FCC commissioner Jessica Rosenworcel looked to throw a scare into the Senate Homeland Security and Governmental Affairs Committee about the country's 5G-readiness.
That came at a hearing on the national security risks, supply chain security, an promise of 5G.
Sen. Ron Johnson (R-Wis.), chairman of the committee, said at the hearing that he had a briefing and subsequent call with Larry Kudlow, director of the National Economic Council, Oct. 30 and now was confident the council was taking the lead on the 5G issue, with the "involvement" of FCC chair Ajit Pai and President Donald Trump and that the Administration had a handle on the problem.
Christopher Krebs, director of the Cybersecurity and Infrastructure Security Agency at the U.S. Department of Security, also signaled the Administration has been hard at work on 5G supply chain security "for years," and that there was a nationwide strategy that was "Really coming together" under the guidance of the National Economic Council and the National Security Council. He said while there is no Department of 5G or Department of Supply Chain Security, "nor should there be, I can say with confidence that the United States is collaborating effectively across agencies and with our industry partners."
Ranking member Sen. Gary Peters (D-Minn.) saw it differently, saying the FCC lacked a coordinated plan to secure 5G networks, saying the government's efforts had been "piecemeal and disorganized," and without dedicated leadership" or the needed coordinated national strategy.
Sen. Mitt Romney (R-Utah) agreed with Peter that the U.S. does not have a strategy and was responding on an ad hoc basis. He said there was not even a process underway for how to deal with a nation that breaks the rules.
Rosenworcel definitely agreed. She said that the U.S. "does not have a comprehensive national plan in place with a fully coordinated interagency response" given that the Defense Innovation Board, which advises the U.S. military, issued the warning that "the country that owns 5G will own innovations and set the standards for the rest of the world," and "that country is currently not likely to be the United States."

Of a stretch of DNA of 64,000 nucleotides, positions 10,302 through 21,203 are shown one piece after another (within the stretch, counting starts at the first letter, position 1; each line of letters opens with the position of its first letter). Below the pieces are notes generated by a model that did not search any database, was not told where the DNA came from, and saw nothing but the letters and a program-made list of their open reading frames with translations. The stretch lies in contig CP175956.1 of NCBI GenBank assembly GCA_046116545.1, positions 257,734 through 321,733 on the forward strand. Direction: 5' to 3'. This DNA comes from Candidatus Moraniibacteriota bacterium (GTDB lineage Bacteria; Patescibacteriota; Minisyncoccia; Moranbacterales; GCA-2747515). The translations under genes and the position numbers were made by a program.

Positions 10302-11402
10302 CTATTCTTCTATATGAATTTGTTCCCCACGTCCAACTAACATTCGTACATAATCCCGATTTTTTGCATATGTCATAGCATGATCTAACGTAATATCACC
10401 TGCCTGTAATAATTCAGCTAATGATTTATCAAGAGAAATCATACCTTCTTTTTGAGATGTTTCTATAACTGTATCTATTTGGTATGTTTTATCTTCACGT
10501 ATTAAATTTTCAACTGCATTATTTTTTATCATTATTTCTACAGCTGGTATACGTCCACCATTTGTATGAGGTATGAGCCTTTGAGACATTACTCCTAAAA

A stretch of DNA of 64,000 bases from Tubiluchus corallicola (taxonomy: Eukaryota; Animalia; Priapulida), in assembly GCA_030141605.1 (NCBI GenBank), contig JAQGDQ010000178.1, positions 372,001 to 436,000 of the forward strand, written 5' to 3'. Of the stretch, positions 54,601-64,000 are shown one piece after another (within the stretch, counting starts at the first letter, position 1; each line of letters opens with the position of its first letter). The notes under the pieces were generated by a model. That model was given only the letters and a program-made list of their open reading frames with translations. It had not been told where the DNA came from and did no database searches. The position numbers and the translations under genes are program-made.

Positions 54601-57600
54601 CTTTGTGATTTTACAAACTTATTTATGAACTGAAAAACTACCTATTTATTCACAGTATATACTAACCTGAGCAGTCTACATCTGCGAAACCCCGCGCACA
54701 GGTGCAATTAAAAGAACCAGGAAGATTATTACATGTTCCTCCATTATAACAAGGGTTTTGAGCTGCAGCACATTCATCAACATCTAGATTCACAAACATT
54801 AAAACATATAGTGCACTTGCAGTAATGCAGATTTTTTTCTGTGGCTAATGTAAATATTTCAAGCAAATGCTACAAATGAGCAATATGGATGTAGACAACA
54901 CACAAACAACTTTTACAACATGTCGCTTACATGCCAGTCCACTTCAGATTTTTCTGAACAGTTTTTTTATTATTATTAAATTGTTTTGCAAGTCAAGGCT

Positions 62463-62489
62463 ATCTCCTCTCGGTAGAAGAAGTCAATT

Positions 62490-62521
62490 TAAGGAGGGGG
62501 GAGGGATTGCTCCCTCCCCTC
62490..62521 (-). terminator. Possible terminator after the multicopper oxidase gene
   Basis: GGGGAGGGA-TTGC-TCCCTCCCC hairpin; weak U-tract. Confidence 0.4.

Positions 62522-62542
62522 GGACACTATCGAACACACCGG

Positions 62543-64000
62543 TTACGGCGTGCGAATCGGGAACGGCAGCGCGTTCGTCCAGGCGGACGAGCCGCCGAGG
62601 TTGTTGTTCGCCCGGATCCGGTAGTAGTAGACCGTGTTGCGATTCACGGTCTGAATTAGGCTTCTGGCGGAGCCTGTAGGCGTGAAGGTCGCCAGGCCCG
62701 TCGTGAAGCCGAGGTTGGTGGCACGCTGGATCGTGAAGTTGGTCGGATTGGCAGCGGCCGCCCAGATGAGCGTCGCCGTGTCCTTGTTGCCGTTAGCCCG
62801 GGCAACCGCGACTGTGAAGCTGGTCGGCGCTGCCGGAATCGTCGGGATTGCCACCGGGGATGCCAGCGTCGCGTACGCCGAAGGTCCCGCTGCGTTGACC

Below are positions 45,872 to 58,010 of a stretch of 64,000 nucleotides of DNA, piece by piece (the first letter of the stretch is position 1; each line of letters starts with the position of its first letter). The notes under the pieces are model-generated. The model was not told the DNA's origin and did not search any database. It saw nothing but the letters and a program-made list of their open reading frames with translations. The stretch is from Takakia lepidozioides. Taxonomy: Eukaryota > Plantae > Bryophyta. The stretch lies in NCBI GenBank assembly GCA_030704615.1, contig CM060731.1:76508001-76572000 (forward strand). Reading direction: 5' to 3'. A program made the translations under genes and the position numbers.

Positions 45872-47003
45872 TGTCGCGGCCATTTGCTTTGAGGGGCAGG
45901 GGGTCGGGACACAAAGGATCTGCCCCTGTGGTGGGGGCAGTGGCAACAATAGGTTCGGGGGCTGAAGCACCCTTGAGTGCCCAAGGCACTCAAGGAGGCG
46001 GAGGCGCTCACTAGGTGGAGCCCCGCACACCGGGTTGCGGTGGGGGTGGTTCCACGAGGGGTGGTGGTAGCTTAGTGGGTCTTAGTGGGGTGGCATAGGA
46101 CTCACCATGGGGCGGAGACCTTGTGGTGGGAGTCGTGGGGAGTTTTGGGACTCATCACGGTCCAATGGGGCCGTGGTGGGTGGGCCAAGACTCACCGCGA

Rosenworcel had some ideas for such a comprehensive national plan: 1) Secure the supply chain; 2. recognize that securing the U.S. supply will only go so far because "no network stands alone," so it was important to virtualize 5G networks so they resided in the cloud, a space the U.S. dominates; 3. smarter spectrum policy (auction more midband); and 4. secure the internet of things.
Rosenworcel suggested in expanding on the security issue that after "inexplicable delays," and perhaps because of the hearing this week, Pai had just announced a vote on a supply chain security item at the next meeting and that the FCC needs to use that proceeding to get a better handle on where suspect tech is.
She also said it had been a mistake for the FCC to focus on high-band spectrum rather than speeding more mid-band spectrum for 5G. Rosenworcel said the U.S. has rested on 4G laurels, and that was not "a good place to sit."
Robert Strayer, deputy assistant secretary for cyber and international communications and information policy at the State Department, said one holdup in getting more midband spectrum used for 5G is the holdup of the T-Mobile-Sprint merger by a court case. DOJ has approved the deal with conditions meant so spur the deployment of 5G.
The FCC supply chain proposal also included seeking comment on how to "rip and replace" existing suspect equipment from U.S. 4G networks and how to help networks pay for that retrofit.
Rosenworcel said the FCC needs to seek comment on where the equipment is before they decide "what dollars we make available to rip and replace it." Currently, the FCC is targeting equipment paid for by government broadband subsidy dollars.
Peters asked Krebs that if the FCC does proceed with a rip and replace approach to tech from ZTE and Huawei, whether that should apply to "all equipment without exception."
Krebs said that, if Peters was talking about, "globally, across the United States and every environment," he would "hesitate to go that far." He said the U.S. needed to look at where the risk "truly is."
Then there was the issue of where to find the trusted tech, given that foreign, suspect, companies dominate that space. Johnson dropped in a comment about the Federal Trade Commission's ongoing lawsuit against Qualcomm, one of the few U.S.-based companies whose tech (chips) is integral to 5G tech. Johnson said that had him "scratching his head."
Strayer signaled there was some movement on the U.S. 5G tech front, even if the companies doing it were based in Europe.
He cited new manufacturing by Ericksson in Florida and Samsung fabrication of chips in Austin, Texas. He said the problem was that China's tech was massively subsidized by the government.
Contributing editor John Eggerton has been an editor and/or writer on media regulation, legislation and policy for over four decades, including covering the FCC, FTC, Congress, the major media trade associations, and the federal courts. In addition to Multichannel News and Broadcasting + Cable, his work has appeared in Radio World, TV Technology, TV Fax, This Week in Consumer Electronics, Variety and the Encyclopedia Britannica.
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